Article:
The local prosecutor’s office tried to incriminate the parish members for the death of police officer José Mejía in an alleged confrontation in the Esperanza mining camp, established on the land that was once of the Nankints community, according to statements from the prosecution and the Ministry of the Interior.
Afterward, in mid-December, President Correa said that Mejía was shot in the head during the ambush of a military truck by a Shuar group.
In the absence of evidence, the Provincial Court of Morona Santiago released the community landholders on January 13.
“They treated him worse than a criminal, and they pushed him inside the car,” said Julio Reinoso, father of one of the detainees. “These people have no soul.” Reinoso spoke not only of the unpleasant experience his family had to go through due to the unjust detention of his son, but also to the growing concern of the copper exploitation that will develop in the area.
“When the mining starts, we will have to leave; nothing will be left […] There are springs of water everywhere, and they will all be contaminated.” He added that he fears that Santiago de Panantza will disappear since the mineral reserve is just below the town center. “We have nowhere to go.”
Reinoso’s son, Milton Reinoso, is vice president of the Parish Board of Panantza and was detained for a month. He shares his father’s concern. He explained that the information they have about the mining project is minimal and although most of the inhabitants are against large-scale mining, they are not well-organized enough to oppose it. Father and son also agreed when talking about the peaceful coexistence they have had for years with the Shuar communities that inhabit the area.
They also dispute reports of violence from the Shuar side. In interviews with Mongabay they both said that in recent months they knew of no Shuar armed group causing riots, as has been broadcast by the national government on radio and television.
Milton Reinoso also spoke about his arrest and alleged police mistreatment during his transfer to the maximum security prison in Latacunga, Cotopaxi province. According to him, on the day that the clashes took place, took the life of the police and caused the declaration of State of Exception, he was not in town.
“As a precaution, I took my children to San Juan Bosco, with my father and wife…people were afraid that there would be a stray bullet,” he said. However, a few days later the police burst into his home and took him in handcuffs. “They took everybody from the parish board that they managed to find.”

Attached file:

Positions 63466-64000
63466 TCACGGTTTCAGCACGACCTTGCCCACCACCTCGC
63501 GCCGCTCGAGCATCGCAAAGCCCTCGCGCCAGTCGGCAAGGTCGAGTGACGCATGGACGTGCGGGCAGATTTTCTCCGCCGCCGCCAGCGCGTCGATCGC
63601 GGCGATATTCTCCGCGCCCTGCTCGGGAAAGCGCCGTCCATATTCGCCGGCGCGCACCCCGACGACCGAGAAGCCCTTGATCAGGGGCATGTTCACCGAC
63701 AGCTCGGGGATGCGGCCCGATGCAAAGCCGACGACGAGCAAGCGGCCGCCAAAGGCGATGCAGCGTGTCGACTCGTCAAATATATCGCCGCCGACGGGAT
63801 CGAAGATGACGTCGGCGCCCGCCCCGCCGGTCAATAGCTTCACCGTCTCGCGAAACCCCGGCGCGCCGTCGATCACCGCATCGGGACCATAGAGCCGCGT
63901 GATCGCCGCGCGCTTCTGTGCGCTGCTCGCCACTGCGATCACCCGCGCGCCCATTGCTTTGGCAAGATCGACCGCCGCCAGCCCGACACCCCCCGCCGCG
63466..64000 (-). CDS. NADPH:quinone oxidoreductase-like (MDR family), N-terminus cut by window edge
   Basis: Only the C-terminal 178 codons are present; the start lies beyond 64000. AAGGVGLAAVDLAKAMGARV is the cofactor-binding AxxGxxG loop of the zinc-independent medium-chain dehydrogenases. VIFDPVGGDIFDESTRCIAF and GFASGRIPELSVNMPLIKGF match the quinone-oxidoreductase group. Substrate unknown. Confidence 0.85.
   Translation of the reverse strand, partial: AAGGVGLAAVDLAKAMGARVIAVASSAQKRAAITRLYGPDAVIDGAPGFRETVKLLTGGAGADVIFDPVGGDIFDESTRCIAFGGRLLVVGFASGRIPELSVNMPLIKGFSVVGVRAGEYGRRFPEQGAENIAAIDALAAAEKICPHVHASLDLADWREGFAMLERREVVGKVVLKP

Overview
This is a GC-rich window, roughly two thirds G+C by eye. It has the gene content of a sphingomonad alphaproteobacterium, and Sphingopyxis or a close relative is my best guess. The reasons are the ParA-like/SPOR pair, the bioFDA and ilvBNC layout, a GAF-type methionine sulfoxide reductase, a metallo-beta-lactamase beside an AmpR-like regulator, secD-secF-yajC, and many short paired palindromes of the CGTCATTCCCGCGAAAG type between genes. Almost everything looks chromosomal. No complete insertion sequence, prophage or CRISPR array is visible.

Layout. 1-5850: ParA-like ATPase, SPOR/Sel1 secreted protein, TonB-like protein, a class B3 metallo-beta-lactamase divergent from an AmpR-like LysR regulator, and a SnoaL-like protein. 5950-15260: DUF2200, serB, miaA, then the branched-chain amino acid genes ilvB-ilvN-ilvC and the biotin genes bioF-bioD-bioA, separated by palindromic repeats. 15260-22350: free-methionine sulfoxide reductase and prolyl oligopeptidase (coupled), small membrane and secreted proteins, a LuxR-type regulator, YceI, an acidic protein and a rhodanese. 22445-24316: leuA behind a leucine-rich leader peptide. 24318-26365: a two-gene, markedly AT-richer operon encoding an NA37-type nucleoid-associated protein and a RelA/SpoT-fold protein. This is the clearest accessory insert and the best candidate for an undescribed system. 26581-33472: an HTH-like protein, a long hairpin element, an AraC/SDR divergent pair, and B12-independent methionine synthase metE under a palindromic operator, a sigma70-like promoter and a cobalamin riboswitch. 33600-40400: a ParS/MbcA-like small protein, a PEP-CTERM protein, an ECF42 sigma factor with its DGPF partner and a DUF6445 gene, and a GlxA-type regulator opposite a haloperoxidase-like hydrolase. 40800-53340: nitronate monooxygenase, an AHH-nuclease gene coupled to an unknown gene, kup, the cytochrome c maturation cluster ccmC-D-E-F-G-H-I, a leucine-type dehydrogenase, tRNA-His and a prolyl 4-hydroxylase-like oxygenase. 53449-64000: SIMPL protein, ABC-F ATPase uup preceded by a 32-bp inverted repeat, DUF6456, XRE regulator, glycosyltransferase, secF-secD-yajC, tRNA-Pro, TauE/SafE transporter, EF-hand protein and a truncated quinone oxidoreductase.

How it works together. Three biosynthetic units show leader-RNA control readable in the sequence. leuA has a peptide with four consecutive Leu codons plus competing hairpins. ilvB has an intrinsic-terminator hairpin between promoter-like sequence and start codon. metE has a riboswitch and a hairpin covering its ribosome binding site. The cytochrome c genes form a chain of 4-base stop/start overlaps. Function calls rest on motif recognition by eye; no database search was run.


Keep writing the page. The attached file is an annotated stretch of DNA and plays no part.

He said they handcuffed everybody’s hands behind their backs and locked them in a kind of windowless steel box located in the hopper of a van.
“The worst thing was the transfer from Macas (provincial capital) to Latacunga in a car where they take the most terrible criminals.” With nothing to hold onto, they made a 270 kilometer (167 miles) journey at full speed along a bumpy, winding road. “They never stopped when passing through the speed bumps. We all bumped from side to side. We hit our heads; we bled from the nose and also vomited.”
Reinoso added that the policemen who transported them pressured them to confess their participation in the death of the police officer. The version is corroborated by John Marín, brother of the president of the Parish Board who was also arrested, 29-year-old Danny Marín. He said that the whole family suffered during the arrest, especially his pregnant sister-in-law.
The concern of the community landholders of Santiago de Panantza is shared by the inhabitants of San Carlos de Limón. To reach San Carlos de Limón you have to cross the collapsed community of Nankints, now converted into the La Esperanza camp of the EXSA mining company. It is a fenced perimeter surrounded by threads of barbed wire with several surveillance points, elevated and sheltered by sandbags. Several policemen wearing helmets and armed with rifles inspect every vehicle and its occupants.
One of the concerned landholders is Oswaldo Domínguez, uncle of the president of the community. Domínguez said in an interview that he was a supporter of mining in the area for years because he mistakenly thought that it would bring improvements in health and education and work opportunities.
“Unfortunately the mining company used me,” Domínguez said. “They never gave us any information and never helped us with projects with innovative visions of the future. They only gave us chickens.” Domínguez added that there was a lack of communication about the San Carlos-Panantza mining project.
“They have not said where the tailing pit [dumping area] is, where they are going to put the tailings or the dimensions of the cut,” he said. He said he is also worried about the precedent set in Tundayme, a village in the neighboring province where the subsidiary of EXSA, EcuaCorriente, executed several mining easements that led to the eviction of the community of San Marcos.
“My main concern is, fifteen years from now, where are they going to relocate us?” Domínguez asked.
Banner photo by Lalo Calle
This story was reported by Mongabay’s Latin America (Latam) team and was first published in Spanish on our Latam site on February 2, 2017.